Copyright © Louis Schmier and Atwood Publishing.
Date: Tue 8/3/2004 9:06 AM
"Emotion, especially love, does not belong in the intellectual setting of the classroom. Spirituality in academe? We're not in church, you know!" a professor proclaimed in an e-mail this morning. I couldn't let his declared admonishment go unanswered, for hers was not a lone voice. However I respect her position, and perhaps understand it, I certainly don't agree with it. This is what I replied:
"Plastic flowers are not fragrant and silk flowers, however seemingly real, don't bloom. I know of no professor or student who surrenders his or her humanity when he or she steps foot on a campus or who checks his or her humanity at the classroom door. We misuse our intellect to balkanize ourselves and others. We make such foolish divisions in those and among those whom love sees as a whole. For me, it's a question of teaching--and living--grammarically correct. Separating the inseparably interlocked is like living an incomplete sentence.
"When we feel frustrated, disappointed, tired, dissatisfied, unenthused, heavy, unfulfilled, unaccomplished, burnt out, the problem may not rest in society or the administration or the students or in our genes. The problem may be that we are out of touch with our very substance and are distant from the subtleties of the human experiences and the myriad of human struggles around us. What we need in the classroom is a more humanizing understanding and deeper vision of what it means to be a teacher and a student."
"So I ask you. Why is that we're members of a profession--assuming you believe collegiate teaching is a profession--that so often wants to treat both students and professors as if they are emotionally sterilized? Why do so many of us want students to be as tranquil as corpses? Why do we feel far more comfortable dealing with only the intellect and are so quick on the draw to denigrate emotion as, to use your words, 'touchy-feely stuff?' Why do so many academics want to address only a part of a person rather than the whole of the person? What is so wrong with acknowledging the fascinating marriage between emotion and intellect between what people feel, think, and do?"
"What is so wrong with specifically acknowledging the importance of love in the classroom? To do otherwise, seals us off from our depths and heights as well as from those of others."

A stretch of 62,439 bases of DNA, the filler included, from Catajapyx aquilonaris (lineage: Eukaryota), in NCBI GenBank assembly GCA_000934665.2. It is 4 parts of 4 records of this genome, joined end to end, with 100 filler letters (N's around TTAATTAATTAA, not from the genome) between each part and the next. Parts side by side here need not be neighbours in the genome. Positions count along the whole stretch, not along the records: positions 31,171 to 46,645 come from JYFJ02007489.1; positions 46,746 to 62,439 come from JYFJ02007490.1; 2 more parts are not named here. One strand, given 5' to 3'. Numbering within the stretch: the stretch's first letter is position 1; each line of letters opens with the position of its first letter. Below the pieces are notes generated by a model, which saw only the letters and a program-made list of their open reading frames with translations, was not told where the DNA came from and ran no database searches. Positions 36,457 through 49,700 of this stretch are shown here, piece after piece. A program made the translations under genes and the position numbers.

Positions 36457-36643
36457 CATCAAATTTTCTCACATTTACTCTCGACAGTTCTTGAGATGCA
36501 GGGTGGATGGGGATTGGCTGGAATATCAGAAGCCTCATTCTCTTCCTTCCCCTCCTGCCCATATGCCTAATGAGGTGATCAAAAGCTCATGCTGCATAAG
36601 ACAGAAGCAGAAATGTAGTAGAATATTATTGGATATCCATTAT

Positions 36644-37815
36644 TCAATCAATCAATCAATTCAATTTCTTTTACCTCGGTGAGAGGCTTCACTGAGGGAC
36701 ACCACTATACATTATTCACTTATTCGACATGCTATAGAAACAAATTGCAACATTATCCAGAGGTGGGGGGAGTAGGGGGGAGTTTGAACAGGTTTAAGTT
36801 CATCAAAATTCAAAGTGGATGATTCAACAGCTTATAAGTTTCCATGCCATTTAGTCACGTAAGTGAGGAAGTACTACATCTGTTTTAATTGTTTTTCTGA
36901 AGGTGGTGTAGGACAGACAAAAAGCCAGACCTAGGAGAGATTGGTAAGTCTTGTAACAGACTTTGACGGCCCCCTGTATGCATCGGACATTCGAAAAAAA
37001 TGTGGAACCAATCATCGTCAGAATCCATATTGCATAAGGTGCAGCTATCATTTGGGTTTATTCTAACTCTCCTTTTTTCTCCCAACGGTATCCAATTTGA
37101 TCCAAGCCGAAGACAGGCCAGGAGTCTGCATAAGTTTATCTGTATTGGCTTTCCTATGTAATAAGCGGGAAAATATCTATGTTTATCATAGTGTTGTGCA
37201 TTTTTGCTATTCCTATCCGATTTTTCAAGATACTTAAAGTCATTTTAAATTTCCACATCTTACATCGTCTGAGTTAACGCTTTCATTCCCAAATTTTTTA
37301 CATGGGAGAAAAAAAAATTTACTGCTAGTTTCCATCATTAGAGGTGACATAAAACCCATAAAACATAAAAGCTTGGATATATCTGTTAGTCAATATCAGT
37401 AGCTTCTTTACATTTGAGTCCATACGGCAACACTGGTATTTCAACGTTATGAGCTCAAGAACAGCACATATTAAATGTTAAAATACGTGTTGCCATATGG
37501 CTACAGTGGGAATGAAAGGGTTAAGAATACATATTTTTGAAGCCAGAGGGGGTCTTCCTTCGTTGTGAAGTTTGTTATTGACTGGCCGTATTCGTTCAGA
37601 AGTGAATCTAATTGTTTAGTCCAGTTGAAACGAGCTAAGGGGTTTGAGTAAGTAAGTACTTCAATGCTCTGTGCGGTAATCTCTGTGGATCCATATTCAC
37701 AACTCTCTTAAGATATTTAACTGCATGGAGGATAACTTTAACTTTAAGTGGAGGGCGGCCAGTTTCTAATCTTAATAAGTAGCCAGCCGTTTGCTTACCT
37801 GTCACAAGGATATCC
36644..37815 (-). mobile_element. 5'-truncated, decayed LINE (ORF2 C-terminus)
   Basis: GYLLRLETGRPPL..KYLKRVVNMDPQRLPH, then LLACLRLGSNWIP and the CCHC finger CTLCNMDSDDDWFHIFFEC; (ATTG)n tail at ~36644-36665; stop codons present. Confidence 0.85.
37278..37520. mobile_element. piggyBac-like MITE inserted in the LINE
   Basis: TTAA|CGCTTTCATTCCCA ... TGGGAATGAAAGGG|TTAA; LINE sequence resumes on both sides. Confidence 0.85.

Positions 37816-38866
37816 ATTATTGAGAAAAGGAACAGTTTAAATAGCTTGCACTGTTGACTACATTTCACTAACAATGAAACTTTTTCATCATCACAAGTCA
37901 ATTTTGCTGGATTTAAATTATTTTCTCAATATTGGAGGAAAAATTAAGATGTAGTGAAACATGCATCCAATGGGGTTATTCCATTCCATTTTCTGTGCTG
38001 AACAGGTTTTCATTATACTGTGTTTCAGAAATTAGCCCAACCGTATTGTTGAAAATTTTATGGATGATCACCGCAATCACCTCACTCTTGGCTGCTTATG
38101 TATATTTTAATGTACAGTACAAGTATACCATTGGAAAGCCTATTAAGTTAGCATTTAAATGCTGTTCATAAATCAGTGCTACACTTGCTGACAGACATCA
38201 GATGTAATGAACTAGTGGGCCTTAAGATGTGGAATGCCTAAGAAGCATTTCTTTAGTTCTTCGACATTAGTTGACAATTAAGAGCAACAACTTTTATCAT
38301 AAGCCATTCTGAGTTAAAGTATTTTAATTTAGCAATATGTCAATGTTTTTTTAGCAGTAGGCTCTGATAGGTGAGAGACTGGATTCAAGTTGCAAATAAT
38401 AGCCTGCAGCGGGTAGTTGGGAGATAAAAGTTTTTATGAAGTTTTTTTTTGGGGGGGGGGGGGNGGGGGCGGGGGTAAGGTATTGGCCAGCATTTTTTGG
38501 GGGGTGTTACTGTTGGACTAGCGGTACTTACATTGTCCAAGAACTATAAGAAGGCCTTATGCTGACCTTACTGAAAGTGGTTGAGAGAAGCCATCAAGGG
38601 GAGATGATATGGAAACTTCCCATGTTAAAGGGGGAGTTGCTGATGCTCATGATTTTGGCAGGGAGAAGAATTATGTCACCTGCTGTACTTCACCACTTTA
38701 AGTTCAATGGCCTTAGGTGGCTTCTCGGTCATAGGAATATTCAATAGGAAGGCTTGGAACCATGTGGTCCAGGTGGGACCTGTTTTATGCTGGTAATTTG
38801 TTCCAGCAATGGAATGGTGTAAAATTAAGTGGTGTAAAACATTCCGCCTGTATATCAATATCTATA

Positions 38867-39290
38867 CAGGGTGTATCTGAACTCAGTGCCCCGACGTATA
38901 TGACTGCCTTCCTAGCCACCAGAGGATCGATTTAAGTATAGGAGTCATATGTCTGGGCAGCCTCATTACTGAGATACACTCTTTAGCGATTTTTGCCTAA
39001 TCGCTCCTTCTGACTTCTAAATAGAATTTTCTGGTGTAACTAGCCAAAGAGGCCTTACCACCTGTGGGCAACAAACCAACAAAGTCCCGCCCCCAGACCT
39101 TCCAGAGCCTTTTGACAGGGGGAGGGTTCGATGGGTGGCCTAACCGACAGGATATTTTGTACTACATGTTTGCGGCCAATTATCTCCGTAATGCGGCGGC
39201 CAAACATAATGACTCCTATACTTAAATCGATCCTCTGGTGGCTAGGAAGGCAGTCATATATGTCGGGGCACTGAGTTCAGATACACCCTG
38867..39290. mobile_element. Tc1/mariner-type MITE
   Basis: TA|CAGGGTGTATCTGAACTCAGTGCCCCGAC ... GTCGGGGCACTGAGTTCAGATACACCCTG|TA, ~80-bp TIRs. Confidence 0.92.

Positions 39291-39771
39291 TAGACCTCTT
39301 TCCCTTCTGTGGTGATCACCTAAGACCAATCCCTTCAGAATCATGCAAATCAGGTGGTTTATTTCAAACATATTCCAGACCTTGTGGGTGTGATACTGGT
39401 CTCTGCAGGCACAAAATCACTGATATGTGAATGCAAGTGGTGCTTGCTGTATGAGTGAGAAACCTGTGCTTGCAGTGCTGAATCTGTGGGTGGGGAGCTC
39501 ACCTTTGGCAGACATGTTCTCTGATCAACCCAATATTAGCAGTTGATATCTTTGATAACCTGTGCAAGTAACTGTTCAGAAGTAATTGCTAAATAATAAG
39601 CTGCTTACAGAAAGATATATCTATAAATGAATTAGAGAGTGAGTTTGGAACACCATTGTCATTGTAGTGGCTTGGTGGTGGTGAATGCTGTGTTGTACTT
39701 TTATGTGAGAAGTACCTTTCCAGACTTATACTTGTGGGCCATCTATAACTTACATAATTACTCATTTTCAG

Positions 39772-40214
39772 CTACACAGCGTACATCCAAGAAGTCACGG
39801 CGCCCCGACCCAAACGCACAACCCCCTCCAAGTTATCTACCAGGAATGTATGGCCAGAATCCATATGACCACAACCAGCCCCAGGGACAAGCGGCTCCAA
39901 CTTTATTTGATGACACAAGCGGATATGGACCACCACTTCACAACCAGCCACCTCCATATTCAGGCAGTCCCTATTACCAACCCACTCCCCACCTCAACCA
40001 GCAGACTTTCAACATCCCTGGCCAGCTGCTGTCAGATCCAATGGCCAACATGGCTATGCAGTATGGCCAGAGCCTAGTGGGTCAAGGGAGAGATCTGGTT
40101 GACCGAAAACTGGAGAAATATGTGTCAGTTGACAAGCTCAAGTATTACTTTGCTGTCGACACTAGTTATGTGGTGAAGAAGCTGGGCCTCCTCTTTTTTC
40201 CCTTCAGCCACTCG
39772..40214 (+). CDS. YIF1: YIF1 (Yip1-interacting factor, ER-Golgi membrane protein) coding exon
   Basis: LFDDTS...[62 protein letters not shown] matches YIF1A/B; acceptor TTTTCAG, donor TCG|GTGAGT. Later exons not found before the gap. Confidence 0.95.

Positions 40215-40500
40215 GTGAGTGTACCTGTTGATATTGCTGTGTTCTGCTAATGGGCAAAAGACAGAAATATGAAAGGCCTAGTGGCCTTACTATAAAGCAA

"Spirituality ins't the preserve of a church or synagogue or mosque. It means waking up to and being aware of both the humanity in each of us and to the connecting oneness among people. It's called community. That connect isn't severed when we step onto a campus or into a classroom as so many assert. If spirituality is making connections, then love is the stuff of those connections. One of the major elements of love is empathy, the ability to put yourself in other people's feelings. Let's call it lavished attention. It's a deeper dialogue than ordinary discussion. Let's call it genuine openness. Let's call it deliberate concern. Let's call it intent presence. Let's call it habitual focusing. Let's call it conscious willing of the will. What matters is not so much the construct of your lecture or the organization of a class as the condition of your heart and soul. I maintain that we can only find our meaning and purpose as a teacher in the emotional connective tissue of awareness of, understanding of, and sensitivity to each student, all of which create and hold together a classroom community that both supports and encourages each member of that community, and that includes the teacher. Every time you choose to have love in the classroom, you'll feel it's gravitational pull. You can't help but close the distance, warm up the chill, feel the glow, feel fresh, be user friendly, be at ease, be aware, be sweet, find yourself in others, put others ahead of yourself, and disarm fear. And, then, your world will grow larger and larger and larger. And, then, you'll have the reason for a genuine experience and satisfying smile."